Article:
Northern Trust (NTRS) is well positioned, analysts say, to benefit from a rebound in trading and the fees it collects from money management. However, increasing regulation is an unknown factor, one which gives investors in the sector pause.
Northern Trust is a financial holding company that provides asset servicing, fund administration, asset management, fiduciary and banking solutions for corporations, institutions, families and individuals worldwide.
The corporation conducts business through various U.S. and non-U.S. subsidiaries, including The Northern Trust Company bank, via a network of offices in 18 U.S. states, Washington, D.C., and 16 international locations in North America, Europe, the Middle East, and the Asia Pacific region. At Dec. 31, 2011, the corporation had consolidated total assets of $100.2 billion and stockholders’ equity of $7.1 billion.
The bank is an Illinois banking corporation headquartered in the Chicago financial district and the corporation’s principal subsidiary. Founded in 1889, the bank conducts its business through its U.S. operations and its various U.S. and non-U.S. branches and subsidiaries. At Dec. 31, 2011, the bank had consolidated assets of $99.8 billion and common equity capital of $6.9 billion.
On June 1, 2011, Northern Trust acquired the fund administration, investment operations outsourcing and custody business of the Bank of Ireland Securities Services (BoISS) from the Bank of Ireland Group.
On July 29, 2011, Northern Trust acquired Omnium, a hedge fund administrator with approximately $73 billion in assets under administration as of the closing. On Oct. 1, 2011, Northern Trust merged two of its bank subsidiaries, Northern Trust and Northern Trust Bank into The Northern Trust Company.
Northern Trust organizes its services globally around its two client-focused principal business units: corporate and institutional services (C&IS) and personal financial services (PFS). Two other business units provide services to the two principal business units: Northern Trust global investments (NTGI), which provides investment management, and operations and technology (O&T), which provides operating and systems support.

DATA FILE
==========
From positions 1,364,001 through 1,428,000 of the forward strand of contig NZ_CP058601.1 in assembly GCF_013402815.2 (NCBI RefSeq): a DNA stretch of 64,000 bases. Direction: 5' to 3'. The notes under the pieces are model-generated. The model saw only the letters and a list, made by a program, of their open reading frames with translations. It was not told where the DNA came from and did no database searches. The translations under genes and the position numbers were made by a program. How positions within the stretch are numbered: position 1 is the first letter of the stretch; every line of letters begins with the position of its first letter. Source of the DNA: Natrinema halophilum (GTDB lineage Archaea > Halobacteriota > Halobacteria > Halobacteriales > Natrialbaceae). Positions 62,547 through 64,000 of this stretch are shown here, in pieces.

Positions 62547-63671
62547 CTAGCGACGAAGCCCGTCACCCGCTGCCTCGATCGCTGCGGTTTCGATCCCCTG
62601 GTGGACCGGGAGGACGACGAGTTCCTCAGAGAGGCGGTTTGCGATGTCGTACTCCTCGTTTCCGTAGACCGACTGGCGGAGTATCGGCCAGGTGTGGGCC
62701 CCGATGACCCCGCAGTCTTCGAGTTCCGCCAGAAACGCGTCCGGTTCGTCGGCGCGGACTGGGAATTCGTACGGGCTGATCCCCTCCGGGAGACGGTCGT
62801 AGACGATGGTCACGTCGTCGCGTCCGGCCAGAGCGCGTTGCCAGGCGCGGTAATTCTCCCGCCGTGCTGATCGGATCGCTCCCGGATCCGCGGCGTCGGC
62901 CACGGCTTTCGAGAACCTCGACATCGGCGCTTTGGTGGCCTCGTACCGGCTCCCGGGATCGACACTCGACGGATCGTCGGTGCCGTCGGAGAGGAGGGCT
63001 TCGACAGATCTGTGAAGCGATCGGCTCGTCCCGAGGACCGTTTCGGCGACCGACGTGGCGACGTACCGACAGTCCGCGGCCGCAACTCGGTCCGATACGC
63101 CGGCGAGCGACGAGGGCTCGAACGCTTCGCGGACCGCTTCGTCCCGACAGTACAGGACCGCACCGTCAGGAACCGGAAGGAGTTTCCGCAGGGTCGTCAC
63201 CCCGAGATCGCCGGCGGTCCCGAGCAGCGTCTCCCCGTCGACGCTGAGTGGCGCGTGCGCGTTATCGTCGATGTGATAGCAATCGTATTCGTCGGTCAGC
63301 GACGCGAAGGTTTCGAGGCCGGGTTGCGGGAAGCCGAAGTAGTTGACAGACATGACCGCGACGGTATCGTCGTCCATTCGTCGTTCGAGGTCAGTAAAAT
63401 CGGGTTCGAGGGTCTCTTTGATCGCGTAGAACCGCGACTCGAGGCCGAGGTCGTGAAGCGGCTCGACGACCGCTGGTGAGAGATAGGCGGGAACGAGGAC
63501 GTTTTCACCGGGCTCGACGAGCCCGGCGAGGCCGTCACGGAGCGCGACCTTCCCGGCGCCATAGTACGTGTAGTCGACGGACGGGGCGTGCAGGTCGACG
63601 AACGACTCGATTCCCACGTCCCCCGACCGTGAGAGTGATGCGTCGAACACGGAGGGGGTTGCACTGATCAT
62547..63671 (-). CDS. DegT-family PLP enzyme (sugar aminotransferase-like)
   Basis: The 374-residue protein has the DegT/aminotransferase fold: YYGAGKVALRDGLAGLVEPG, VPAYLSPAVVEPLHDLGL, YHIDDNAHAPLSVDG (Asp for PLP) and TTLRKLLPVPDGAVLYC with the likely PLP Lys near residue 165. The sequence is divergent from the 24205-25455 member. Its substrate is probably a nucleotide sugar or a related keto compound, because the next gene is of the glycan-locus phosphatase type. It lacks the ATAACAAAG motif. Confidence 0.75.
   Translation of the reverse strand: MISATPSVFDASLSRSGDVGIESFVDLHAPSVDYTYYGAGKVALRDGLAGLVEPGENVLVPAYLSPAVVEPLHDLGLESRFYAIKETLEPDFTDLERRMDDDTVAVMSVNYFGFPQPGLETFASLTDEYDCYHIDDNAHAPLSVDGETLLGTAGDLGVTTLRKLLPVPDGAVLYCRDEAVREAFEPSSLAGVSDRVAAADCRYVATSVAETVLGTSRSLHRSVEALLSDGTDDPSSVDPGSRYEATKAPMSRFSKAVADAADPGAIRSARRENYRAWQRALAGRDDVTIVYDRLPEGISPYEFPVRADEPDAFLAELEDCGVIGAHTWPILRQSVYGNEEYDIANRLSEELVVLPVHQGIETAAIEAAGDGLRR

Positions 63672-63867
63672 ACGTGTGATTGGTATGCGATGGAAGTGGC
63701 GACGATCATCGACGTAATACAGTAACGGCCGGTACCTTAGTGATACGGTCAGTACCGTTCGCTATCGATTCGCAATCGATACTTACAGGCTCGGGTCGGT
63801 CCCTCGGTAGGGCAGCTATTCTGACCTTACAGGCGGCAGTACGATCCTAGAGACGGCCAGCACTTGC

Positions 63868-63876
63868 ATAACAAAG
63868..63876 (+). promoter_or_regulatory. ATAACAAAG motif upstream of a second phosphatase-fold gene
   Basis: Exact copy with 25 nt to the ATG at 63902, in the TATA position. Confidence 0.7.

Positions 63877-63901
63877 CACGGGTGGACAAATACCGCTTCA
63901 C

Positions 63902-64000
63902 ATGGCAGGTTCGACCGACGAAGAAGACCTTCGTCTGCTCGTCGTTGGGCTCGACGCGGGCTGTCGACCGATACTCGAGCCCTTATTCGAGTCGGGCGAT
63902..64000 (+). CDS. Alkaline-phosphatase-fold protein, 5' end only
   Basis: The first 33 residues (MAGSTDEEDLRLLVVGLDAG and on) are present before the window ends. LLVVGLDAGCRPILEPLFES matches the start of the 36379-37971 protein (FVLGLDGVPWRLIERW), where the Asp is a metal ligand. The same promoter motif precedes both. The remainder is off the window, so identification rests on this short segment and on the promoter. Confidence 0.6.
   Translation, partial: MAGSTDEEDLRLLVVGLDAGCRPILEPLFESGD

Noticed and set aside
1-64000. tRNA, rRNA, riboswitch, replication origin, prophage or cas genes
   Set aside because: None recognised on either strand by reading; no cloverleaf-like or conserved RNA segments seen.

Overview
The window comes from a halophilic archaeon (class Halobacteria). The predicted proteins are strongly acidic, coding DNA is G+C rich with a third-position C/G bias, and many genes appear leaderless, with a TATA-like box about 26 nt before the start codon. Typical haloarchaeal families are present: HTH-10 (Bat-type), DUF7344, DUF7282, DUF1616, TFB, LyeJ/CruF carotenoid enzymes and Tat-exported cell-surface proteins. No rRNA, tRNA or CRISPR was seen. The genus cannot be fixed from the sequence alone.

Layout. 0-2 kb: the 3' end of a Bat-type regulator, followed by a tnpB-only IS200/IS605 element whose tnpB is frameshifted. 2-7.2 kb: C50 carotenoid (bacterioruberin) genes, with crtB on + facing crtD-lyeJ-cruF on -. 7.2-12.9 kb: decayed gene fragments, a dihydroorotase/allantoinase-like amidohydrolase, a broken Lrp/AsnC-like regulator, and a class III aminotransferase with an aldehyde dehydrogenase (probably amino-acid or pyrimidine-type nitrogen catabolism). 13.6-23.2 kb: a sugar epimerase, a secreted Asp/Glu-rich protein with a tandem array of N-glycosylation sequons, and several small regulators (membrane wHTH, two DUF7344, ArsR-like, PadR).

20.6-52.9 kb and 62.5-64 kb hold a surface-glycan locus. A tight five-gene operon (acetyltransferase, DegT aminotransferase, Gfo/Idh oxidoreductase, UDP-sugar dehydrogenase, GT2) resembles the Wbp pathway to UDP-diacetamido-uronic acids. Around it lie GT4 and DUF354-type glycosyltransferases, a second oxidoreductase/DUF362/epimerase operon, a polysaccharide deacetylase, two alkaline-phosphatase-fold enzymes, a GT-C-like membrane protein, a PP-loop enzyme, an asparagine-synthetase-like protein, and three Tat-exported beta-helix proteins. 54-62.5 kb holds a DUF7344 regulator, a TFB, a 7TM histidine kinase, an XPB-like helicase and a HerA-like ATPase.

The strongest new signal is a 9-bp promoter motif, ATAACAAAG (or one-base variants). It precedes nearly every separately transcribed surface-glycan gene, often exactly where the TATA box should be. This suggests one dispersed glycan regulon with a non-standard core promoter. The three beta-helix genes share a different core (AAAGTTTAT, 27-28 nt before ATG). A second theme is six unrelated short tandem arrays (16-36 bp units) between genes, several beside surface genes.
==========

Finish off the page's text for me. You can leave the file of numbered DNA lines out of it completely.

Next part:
“The U.S. economy's slow recovery continues, which can be seen in the improving credit quality of our loan portfolio,” Northern Trust CFO Mike O’Grady said in a recent call with analysts.
“With nonperforming assets declining for the third quarter in a row, our loan loss provision decreased to $5 million. Execution on our driving performance initiative is off to a strong start for the year on both the revenue and expense fronts.”
Northern Trust has a market cap of $10.38 billion in a sector, capital markets, where the average company size is $7.32 billion. Its trailing 12-month P/E ratio is 17.14 and its five-year projected price-to-earnings-growth (PEG) ratio is 1.22, compared to 1.25 for the sector.
Its projected earnings per share growth for the coming year is 14.77 percent, compared to a sector average of 22.41 percent.
Wall Street is divided on Northern Trust, with an outperform rating from Raymond James but an underperform from Morgan Stanley.
“The completion of strategic acquisitions in 2011 depicts the company’s strong financial position. Further, we expect increased asset management and servicing fees based on significant improvement in equity markets and higher volumes,” wrote the analysts at Zacks Investment Research, rating the stock a hold.
“However, the Dodd-Frank Act will bring in numerous regulatory changes over the next several years, which might act as deterrents to the company’s fundamentals.”
Northern Trust next reports on July 17.
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